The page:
lcd_create_module_lcd loads the module and sets up the LCD's address space.
The caller can then finish the boot process by populating the boot info
pages for the LCD, providing it with endpoints, and so on.
See the examples in test-mods/ for usage.
This is the minimal libkernel that should be linked with an LCD. Right now,
it contains code for ipc, kmalloc, and page alloc, but requires whoever
boots the LCD to do some proper boot setup. See the example in
The code is in liblcd/ and is built before we recursively descend into the
other directories. This is so we don't have 10 different recursive make's
trying to build the code and link it into lib.a (from the dependees
in the test-mods folders). I slightly tweaked the top-level Makefile to do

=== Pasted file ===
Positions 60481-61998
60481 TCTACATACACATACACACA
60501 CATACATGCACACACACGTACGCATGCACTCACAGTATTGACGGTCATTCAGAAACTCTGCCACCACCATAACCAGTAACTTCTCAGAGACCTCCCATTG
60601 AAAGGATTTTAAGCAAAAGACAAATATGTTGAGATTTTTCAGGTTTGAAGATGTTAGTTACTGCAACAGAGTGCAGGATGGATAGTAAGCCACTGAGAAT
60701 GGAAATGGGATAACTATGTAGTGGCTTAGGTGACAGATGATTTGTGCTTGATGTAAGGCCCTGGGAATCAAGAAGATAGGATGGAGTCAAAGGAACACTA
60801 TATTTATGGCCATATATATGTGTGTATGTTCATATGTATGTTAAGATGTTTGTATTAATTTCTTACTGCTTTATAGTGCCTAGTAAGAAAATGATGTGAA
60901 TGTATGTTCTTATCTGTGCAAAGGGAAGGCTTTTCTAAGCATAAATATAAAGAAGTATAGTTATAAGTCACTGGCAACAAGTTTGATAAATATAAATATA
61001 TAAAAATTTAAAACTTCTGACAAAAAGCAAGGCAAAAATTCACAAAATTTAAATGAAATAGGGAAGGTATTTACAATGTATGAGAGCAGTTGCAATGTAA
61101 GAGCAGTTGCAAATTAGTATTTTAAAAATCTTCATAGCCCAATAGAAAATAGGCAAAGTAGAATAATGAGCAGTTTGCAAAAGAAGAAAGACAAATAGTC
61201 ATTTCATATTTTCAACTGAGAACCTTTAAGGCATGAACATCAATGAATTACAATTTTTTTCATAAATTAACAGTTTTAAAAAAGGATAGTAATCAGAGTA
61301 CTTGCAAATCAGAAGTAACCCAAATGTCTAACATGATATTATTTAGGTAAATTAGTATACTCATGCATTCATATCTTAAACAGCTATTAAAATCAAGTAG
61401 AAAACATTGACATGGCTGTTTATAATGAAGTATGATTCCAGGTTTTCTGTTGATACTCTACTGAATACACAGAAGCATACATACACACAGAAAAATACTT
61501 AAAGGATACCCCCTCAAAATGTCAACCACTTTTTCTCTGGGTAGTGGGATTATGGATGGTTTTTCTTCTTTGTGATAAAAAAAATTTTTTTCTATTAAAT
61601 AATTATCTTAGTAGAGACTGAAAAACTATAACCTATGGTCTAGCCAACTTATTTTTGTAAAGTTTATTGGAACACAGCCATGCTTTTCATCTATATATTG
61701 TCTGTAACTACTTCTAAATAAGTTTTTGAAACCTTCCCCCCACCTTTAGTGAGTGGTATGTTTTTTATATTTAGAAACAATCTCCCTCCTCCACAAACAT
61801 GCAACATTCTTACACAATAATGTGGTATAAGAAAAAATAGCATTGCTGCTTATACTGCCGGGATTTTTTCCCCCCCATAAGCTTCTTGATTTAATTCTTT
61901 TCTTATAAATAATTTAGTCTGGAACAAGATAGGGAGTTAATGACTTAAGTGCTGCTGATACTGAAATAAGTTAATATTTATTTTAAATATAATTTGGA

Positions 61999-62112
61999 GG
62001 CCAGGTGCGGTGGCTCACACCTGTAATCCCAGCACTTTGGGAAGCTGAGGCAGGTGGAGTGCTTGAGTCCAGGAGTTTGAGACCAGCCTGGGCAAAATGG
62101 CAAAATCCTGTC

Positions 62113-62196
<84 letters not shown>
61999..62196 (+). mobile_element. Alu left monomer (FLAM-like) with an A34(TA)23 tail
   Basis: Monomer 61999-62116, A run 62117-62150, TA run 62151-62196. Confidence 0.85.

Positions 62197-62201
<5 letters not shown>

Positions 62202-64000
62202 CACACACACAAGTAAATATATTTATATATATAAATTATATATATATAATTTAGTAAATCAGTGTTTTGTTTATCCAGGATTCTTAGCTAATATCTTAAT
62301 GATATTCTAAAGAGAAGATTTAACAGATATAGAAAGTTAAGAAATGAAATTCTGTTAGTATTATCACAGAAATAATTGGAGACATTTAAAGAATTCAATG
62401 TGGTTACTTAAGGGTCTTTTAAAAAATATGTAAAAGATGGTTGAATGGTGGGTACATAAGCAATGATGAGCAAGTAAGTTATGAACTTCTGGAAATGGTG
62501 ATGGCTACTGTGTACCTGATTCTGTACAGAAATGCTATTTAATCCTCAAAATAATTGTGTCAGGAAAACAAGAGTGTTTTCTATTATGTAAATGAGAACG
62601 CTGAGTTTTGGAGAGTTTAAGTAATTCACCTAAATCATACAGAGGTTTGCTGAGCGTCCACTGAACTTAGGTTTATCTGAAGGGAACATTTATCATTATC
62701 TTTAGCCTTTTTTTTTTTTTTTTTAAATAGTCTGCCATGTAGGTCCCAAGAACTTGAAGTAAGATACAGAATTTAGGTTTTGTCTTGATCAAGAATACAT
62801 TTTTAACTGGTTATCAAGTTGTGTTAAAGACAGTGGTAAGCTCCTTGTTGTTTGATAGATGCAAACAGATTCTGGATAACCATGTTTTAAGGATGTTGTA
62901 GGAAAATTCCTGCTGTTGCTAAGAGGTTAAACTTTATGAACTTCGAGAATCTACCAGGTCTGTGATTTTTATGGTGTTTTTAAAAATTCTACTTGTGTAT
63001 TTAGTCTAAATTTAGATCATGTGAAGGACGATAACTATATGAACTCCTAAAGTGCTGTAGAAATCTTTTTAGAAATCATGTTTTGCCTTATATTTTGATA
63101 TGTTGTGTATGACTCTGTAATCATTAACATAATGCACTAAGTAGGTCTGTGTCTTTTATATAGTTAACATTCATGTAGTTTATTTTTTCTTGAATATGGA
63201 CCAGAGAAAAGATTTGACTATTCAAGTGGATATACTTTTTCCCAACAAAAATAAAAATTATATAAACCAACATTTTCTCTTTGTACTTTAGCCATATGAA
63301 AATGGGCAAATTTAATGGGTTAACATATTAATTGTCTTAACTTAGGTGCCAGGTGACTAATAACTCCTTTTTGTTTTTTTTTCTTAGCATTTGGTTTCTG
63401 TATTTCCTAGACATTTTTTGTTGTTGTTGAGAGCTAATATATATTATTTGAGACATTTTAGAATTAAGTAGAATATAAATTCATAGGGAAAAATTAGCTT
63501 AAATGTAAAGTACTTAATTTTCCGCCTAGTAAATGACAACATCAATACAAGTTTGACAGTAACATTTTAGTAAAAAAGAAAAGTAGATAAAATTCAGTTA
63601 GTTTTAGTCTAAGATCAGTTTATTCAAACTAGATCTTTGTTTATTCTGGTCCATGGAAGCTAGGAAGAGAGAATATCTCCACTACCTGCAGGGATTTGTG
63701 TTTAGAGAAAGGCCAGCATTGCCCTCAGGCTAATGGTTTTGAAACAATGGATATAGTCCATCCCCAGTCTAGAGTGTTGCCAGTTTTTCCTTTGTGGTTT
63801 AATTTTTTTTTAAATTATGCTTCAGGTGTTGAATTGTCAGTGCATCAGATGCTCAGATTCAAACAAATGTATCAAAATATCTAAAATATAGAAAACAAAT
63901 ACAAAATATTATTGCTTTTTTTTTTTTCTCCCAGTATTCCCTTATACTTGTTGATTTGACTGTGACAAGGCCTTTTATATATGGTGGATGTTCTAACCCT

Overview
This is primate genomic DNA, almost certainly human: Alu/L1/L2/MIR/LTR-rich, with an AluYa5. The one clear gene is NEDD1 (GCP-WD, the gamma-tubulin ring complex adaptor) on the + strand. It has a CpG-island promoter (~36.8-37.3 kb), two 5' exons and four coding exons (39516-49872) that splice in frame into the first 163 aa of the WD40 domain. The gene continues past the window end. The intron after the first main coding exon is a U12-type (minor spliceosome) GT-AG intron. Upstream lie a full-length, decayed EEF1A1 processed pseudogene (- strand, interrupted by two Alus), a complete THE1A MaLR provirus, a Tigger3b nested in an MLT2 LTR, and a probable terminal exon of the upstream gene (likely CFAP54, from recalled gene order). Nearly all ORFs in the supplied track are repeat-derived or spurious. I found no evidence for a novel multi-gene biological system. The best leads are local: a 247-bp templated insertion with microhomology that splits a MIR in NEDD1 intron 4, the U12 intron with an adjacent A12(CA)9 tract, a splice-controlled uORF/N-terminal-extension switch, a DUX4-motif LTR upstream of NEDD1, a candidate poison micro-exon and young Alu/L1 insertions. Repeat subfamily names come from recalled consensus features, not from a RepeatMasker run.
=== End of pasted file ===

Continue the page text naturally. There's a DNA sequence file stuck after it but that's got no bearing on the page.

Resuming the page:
I also slightly tweaked module building to allow for linking libraries with
modules. Most of the time, the build and link just worked, but occasionally,
liblcd was listed first in the command to LD, and hence wasn't linked with the
rest of the objects. (Recall that if a library is listed at the beginning
of the list of files to link with LD, it won't get linked with any of the
files, since there are no outstanding dependencies that require it.)
See the examples in test-mods/. You should include the following three headers
in every source file for a module that will go inside an LCD:
... other headers ...
<lcd-domains/liblcd-hacks.h> /* recommended */
You should also list liblcd as a dependency in the Makefile. Again, see
the examples.
** You may need to do some extra work, see NOTES & SUGGESTIONS. **
IMPORTANT: Do not put liblcd-hacks.h inside header files. Here's a problematic
#include <lcd-domains/liblcd-config.h> /* GOOD */
#include <linux/mm.h>